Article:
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John Garber, MD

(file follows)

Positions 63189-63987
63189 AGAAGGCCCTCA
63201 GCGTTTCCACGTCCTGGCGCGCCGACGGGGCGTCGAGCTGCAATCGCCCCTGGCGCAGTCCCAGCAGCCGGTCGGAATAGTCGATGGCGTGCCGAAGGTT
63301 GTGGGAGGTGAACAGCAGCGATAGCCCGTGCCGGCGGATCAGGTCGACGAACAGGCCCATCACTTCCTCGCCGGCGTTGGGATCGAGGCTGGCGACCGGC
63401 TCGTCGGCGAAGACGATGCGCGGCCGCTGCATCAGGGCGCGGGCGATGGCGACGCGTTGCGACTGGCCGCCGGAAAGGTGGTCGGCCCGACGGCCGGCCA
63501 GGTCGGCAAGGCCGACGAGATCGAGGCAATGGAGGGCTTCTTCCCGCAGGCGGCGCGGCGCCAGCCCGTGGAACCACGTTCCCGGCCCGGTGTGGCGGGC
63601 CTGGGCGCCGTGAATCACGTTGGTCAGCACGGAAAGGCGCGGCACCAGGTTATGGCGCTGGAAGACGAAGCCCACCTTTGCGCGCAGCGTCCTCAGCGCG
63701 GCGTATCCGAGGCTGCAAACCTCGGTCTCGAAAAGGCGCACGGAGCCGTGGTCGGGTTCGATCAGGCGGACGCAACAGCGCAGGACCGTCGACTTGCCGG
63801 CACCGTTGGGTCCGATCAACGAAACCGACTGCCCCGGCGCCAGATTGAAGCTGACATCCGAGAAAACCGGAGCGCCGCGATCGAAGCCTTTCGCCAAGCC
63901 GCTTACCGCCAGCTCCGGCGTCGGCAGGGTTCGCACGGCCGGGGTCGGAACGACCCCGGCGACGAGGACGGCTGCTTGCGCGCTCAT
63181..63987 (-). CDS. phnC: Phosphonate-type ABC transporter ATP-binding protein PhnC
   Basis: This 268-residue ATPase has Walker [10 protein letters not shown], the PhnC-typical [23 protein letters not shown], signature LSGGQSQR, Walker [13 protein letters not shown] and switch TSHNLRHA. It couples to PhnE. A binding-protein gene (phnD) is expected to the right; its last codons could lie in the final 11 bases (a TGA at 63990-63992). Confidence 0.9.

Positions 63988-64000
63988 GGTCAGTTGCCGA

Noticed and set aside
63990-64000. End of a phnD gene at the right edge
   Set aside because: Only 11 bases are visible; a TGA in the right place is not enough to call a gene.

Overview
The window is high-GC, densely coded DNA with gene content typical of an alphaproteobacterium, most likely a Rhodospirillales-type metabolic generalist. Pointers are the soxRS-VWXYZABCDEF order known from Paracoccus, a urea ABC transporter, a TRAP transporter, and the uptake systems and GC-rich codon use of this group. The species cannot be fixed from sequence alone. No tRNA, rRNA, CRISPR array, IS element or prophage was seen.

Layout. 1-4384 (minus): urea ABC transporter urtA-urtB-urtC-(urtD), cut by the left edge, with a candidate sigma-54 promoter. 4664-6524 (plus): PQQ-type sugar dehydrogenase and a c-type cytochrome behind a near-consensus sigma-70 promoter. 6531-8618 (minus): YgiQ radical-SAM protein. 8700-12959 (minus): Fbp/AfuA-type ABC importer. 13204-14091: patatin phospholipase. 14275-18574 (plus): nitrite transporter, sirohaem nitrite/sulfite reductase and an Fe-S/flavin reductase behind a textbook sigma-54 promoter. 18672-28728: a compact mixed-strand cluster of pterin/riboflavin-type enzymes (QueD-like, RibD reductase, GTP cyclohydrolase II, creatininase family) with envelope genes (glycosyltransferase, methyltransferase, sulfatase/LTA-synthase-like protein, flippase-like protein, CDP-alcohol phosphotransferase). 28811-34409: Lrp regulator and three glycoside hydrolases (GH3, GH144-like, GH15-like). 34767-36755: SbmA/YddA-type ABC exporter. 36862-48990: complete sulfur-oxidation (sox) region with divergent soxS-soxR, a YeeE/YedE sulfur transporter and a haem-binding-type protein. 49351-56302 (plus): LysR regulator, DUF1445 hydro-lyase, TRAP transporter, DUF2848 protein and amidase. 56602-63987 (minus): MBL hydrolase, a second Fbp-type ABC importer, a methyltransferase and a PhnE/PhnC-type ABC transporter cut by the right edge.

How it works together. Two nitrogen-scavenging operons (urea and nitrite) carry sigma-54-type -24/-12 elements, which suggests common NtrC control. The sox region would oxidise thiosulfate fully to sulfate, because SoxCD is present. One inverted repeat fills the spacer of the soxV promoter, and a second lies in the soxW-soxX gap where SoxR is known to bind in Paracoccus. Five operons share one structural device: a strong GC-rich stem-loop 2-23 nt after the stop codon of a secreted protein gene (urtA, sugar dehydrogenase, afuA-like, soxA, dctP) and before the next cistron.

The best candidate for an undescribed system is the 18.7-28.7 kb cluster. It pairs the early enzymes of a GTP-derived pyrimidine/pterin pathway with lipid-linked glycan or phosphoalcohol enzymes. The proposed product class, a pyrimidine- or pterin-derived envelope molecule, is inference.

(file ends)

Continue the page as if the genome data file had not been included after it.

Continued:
Over the past decade, John Garber, MD, has been deeply engaged in a dual program of clinical training in internal medicine and gastroenterology, while at the same time cultivating basic and translational research experience that has enabled me to focus on aspects of specific gastrointestinal diseases, such as inflammatory bowel disease (IBD), celiac disease and eosinophilic esophagitis (EoE)—diseases whose pathogenesis are increasingly recognized to arise at the intersection of epithelial biology, host immunology and response to pathogens and dysregulated innate immune/allergic signaling processes. My initial experience in the lab during my fellowship provided me with a fundamental framework for approaching epithelial cell biology and the role of cytoskeletal regulation in maintaining gut homeostasis and response to pathogens. This work naturally complemented a growing clinical practice focusing on patients with IBD, and helped set the stage for subsequent human immunology studies of celiac disease and EoE. In the spring of 2012, I joined the full-time faculty in the Gastrointestinal Unit at the Massachusetts General Hospital, and in 2014 I helped establish the Adult Eosinophilic Esophagitis Clinic at MGH, which brings together gastroenterologists, allergists and nutritionists, and represents the first such clinic in the U.S. that provides coordinated, multidisciplinary care to adult EoE patients while also serving as a central mechanism for organizing cutting-edge basic and translational research on the underlying biology of EoE. During this time, my own laboratory has worked toward establishing novel methods for detailed studies of tissue eosinophils, and our initial efforts have specifically focused on understanding the roles of eosinophil integrins and vascular adhesion molecules and the mechanisms of eosinophil-epithelial cross talk in the pathogenesis of EoE. Utilizing the truly special resource of a large cohort of EoE patients while taking advantage of the significant research expertise in human immunology and translational research available at MGH and across Harvard Medical School, we have a unique opportunity to advance our fundamental understanding of the pathogenesis and potential treatments of EoE.